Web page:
Immature birds look like females, but have brown irises. The young male obtains his adult plumage when he is about one year old.
If it is important to identify the gender in juveniles, surgical or DNA sexing is required prior to sexually maturity (about 2 years).
Captive Superb Parrots should be provided with a balanced diet of grains, seeds, nuts, fresh fruits and vegetables.
In the wild, their diet consists mainly of eucalypt flowers, various fruits, nectar, pollen, seeds and plant matter.
Specific Care Requirements
Superb Parrots spend a lot of time on the ground foraging for food; therefore they need to be wormed regularly. They are also susceptible to foot problems and eye infections.
As far as pet potential is concerned - the males of these species are generally better suited than females.
The Superb Parrots should be kept in a roomy aviary that allows them to fly. Please refer to the following websites for valuable information:
- Adopting or Purchasing a Parrot
- Optimal nutrition to keep your bird healthy
- Housing your bird
- Caring for your companion bird
In the wild, Superb Parrots nest on hollow tree limbs or in the holes of trees. Pairs may nest in a loose colonial system of as many as 6 pairs.
Males perform courtship displays to attract females. These nuptial displays include raising head and feathers slightly and staring at her with contracted pupils.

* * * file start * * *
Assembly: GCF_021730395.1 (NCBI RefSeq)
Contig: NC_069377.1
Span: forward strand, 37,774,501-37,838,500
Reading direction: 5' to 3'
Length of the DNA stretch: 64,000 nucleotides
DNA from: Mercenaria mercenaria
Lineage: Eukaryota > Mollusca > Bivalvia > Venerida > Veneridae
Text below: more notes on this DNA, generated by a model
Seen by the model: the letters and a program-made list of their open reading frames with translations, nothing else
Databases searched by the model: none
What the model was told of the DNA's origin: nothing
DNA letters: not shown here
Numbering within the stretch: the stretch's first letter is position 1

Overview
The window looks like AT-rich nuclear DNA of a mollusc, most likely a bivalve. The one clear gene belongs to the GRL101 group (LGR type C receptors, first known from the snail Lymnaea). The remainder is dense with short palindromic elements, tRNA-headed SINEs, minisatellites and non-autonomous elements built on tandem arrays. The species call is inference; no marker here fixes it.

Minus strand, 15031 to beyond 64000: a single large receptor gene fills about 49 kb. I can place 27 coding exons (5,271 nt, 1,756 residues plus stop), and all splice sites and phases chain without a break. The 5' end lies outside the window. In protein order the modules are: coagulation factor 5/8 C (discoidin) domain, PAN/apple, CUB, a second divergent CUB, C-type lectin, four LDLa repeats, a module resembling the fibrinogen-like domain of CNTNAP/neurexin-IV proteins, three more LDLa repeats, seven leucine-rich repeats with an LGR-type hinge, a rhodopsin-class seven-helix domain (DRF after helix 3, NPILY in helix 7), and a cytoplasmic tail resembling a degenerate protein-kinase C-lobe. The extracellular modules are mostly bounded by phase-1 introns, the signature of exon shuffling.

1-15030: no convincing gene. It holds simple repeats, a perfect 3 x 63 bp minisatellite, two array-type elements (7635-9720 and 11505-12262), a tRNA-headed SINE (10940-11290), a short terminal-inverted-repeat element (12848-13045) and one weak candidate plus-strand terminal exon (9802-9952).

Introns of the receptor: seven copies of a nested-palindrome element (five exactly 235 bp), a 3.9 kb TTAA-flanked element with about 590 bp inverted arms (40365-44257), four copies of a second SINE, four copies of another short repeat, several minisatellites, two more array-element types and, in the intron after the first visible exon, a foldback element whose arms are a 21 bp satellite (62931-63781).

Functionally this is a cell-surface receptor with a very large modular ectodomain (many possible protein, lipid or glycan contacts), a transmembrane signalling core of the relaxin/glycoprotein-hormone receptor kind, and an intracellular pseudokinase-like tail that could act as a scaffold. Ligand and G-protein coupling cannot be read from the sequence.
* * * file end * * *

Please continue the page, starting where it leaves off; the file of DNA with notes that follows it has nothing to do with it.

During breeding season, small flocks of males often forage for food alone, and then return to the nest to feed their females and any young.
- In the United States, they usually begin breeding in March.
- In Australia: September lasting until December .
Breeding / Captivity
They may produce up to two clutches a year, each clutch averaging four to six eggs which are incubated for 20 - 22 days.
The best breeding results are achieved when Superb Parrots are housed as a single pair in an aviary approximately four to six meters long and one to two meters wide. A much larger aviary is required if these birds are to be bred using the colony system. Superb Parrots have been known to have a breeding life of up to twenty years when kept in peak condition.
They require a nesting box (cockatiel or lovebird-sized works fine) or hollow log of at least 8 inches (20 centimeters) in diameter. In the wild, they nest on hollow limbs or tree holes.
Soft insect food is often fed to the adults to help them feed their young. The chicks fledge from 35 to 45 days and are independent by 50 days.
Immature Superb Parrots have similar coloring to the females, but have brown irises, and they acquire their adult coloration when they are six to ten months old. Females are sexually mature at one year of age and males at two years.
The Splendour Parrots are very quiet in an aviary, with an endearingly friendly and gentle personality. They are highly social and should be kept with a mate or in a group environment. In the wild, Superb Parrots are almost always found in flocks. They acclimatize fairly easily to a new environment and are very hardy ... They are quite compatibility with most other species. Males are said to be suitable as pets, but not so much the females. Males can learn to imitate human speech (but modestly so).
Talking Abilities (compared to other species).
Species Research by Sibylle Johnson